At Rhythm Systems, some of our team works in the office, but most of us work remotely. As an office worker with the flexibility to work remotely on occasion, I can appreciate the challenge of both settings. In the office, you’ve got the drive by “Do you have a minute?” conversations and the typical water cooler chat that can be distractions, and at home, you’ve got the temptations of family members, pets, domestic work, and your favorite TV show on Netflix vying for your attention. So, which is better?
Rhythm Blog | Jessica Wishart
by Patrick Thean and the Rhythm Team
Measuring the right Key Performance Indicators (KPIs) is vital to the health and success of your business. However, when we onboard new clients, we find that some of them are uncertain about what they should be measuring and how they can use these powerful tools.
KPIs are more than numbers you report out weekly - they enable you to understand the performance and health of your business so that you can make critical adjustments in your execution to achieve your strategic goals. Knowing and measuring the right KPIs will help you achieve results faster.
I recently had the pleasure of hearing Tom Hoff, Gallup's Southeast business development leader, speak on employee engagement. He shared some stats from the most recent State of the American Workplace Report that would make any leader sit up and pay attention. Thankfully, he also shared some tips for taking action to help leaders and managers improve employee engagement so you can be on the right side of those stats.
According to the recent Deloitte Mid-Market Technology Survey, “Mid-market companies are starting to look beyond immediate needs toward a future where technology plays a much greater role in just about every aspect of their business.” And, one of the hottest trends in technology these days is artificial intelligence (AI). And, before you panic, I’m not talking about robots making coffee or answering phone calls; many companies are already using AI capabilities in far more subtle and interesting ways. According to a report from the Harvard Business Review, the most common business application for AI is "detecting and fending off computer security intrusions in the IT department.” Other common uses include resolving users’ tech issues, gauging internal compliance, anticipating future customer purchases, monitoring social media, tailoring promotions, and financial trading.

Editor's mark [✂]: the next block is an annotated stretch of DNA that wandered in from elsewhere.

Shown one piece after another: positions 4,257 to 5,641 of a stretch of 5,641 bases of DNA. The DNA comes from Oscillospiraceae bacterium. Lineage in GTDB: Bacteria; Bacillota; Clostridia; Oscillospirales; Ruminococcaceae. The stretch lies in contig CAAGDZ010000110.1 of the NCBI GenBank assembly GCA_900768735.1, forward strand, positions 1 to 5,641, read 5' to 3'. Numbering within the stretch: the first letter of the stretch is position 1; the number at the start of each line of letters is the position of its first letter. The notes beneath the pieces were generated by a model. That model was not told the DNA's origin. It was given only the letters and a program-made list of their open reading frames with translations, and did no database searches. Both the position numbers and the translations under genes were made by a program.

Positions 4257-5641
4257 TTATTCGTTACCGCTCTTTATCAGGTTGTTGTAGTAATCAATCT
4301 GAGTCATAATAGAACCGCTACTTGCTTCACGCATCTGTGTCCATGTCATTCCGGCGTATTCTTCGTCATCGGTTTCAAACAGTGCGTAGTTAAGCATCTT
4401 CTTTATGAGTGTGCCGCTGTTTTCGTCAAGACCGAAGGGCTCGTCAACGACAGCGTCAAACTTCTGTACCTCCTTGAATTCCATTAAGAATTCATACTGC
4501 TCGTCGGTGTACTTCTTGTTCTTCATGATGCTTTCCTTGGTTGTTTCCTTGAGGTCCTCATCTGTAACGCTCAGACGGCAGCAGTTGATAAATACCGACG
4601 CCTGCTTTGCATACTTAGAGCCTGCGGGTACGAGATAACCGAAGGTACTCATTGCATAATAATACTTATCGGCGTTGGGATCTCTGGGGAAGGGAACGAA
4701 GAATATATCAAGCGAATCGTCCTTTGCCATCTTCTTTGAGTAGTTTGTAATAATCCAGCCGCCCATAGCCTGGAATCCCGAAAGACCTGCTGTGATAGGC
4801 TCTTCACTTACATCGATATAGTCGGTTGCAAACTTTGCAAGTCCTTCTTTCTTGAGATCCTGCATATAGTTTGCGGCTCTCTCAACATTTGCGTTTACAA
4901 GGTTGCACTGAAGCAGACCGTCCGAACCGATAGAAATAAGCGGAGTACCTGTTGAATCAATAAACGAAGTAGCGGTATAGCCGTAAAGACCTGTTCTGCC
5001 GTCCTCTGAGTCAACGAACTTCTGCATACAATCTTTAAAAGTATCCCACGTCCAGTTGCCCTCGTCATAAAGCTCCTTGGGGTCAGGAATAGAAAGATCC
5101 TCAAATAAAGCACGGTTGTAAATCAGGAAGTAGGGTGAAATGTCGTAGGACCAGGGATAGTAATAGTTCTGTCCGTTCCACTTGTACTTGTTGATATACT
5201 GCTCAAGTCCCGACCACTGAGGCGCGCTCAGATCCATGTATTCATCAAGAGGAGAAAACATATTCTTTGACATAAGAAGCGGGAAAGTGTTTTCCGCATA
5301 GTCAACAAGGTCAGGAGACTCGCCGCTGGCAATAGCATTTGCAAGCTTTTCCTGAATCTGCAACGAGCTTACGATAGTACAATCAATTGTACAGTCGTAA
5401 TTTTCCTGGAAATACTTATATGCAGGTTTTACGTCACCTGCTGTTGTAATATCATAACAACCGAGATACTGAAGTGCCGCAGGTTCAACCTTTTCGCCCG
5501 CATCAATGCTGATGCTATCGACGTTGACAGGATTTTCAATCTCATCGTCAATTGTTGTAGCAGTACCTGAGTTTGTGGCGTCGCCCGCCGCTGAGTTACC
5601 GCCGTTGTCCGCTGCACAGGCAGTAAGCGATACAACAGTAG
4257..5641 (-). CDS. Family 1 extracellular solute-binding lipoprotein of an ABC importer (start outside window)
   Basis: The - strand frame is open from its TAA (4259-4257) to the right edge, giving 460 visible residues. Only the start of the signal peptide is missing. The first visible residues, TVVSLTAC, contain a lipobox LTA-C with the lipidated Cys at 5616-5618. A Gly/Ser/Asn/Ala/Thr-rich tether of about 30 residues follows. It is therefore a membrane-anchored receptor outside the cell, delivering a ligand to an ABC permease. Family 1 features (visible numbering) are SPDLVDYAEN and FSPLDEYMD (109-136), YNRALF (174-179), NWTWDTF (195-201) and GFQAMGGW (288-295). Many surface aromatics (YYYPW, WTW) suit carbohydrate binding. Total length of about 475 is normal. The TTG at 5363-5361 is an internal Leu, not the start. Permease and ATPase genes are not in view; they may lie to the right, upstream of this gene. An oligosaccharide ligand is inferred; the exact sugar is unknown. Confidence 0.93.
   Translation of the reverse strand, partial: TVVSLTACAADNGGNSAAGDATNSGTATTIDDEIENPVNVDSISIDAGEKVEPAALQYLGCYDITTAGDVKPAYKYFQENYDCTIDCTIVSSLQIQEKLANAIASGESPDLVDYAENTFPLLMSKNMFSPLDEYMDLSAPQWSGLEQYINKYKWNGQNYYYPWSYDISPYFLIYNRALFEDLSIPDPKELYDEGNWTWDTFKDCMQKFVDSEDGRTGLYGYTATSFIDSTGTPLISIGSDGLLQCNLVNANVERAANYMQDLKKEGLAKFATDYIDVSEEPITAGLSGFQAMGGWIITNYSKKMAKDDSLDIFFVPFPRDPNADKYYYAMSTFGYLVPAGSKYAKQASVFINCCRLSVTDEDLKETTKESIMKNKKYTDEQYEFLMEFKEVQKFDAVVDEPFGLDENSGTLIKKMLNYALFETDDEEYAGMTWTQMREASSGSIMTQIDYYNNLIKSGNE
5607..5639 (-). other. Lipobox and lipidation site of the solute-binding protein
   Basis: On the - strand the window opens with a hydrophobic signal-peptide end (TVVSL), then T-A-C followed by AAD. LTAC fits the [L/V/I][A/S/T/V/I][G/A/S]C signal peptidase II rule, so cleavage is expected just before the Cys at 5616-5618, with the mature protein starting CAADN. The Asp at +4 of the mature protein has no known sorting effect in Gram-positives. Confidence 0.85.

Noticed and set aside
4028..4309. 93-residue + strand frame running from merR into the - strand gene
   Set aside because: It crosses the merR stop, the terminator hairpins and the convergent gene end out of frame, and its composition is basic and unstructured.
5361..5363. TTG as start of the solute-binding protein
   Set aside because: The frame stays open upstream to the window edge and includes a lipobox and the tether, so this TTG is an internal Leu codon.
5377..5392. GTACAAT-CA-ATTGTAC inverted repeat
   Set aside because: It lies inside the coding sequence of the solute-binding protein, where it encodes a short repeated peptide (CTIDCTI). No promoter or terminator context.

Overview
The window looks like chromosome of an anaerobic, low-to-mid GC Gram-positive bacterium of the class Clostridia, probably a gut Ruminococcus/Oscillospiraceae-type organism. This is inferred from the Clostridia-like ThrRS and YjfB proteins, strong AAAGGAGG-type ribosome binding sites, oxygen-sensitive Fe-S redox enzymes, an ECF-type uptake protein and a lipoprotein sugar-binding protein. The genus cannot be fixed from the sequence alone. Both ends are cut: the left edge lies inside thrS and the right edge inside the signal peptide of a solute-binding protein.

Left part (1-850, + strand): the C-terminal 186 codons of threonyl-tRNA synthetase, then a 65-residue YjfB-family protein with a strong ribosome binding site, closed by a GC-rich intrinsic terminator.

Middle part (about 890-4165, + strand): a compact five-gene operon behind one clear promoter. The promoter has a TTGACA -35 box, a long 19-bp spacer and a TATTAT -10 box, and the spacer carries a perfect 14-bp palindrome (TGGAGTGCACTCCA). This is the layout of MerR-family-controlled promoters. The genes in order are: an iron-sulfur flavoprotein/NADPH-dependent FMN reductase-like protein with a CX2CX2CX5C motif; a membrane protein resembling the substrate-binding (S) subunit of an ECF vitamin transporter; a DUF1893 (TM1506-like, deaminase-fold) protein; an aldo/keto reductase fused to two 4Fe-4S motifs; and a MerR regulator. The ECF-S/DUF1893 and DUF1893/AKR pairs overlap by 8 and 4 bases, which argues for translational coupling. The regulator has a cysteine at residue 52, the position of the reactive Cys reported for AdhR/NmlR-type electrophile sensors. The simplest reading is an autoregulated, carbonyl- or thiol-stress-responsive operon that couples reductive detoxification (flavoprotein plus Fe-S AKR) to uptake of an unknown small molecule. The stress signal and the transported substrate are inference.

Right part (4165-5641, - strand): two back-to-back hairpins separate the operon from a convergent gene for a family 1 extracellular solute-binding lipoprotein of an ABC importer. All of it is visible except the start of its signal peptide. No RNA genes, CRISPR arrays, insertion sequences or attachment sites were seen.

Anyone who has ever had to work in a freezing office, gotten stuck doing a conference call from a busy airport or coffee shop, or sat at a dark desk buried under a mountain of paperwork knows that your physical environment can have a major impact on your job performance and productivity.
Here are some considerations for designing your most productive office space:
The topic of women in the workplace can be a bit controversial, and sometimes emotional. While there is undoubtedly a pay gap in the American workforce, with women making about 80 cents for every dollar a man makes in the same job, and a gap in women in leadership roles compared to men in those senior positions, people disagree over the reasons for those gaps. Is it that women don’t put in as many hours because they are also primary caretakers at home? Is it because they don’t want to be at work, or because they don’t have the desire to take on more leadership roles? Or is it because of unconscious bias in the workplace that doesn’t allow for as many opportunities for their advancement? Just about anyone you’d ask would have a different answer.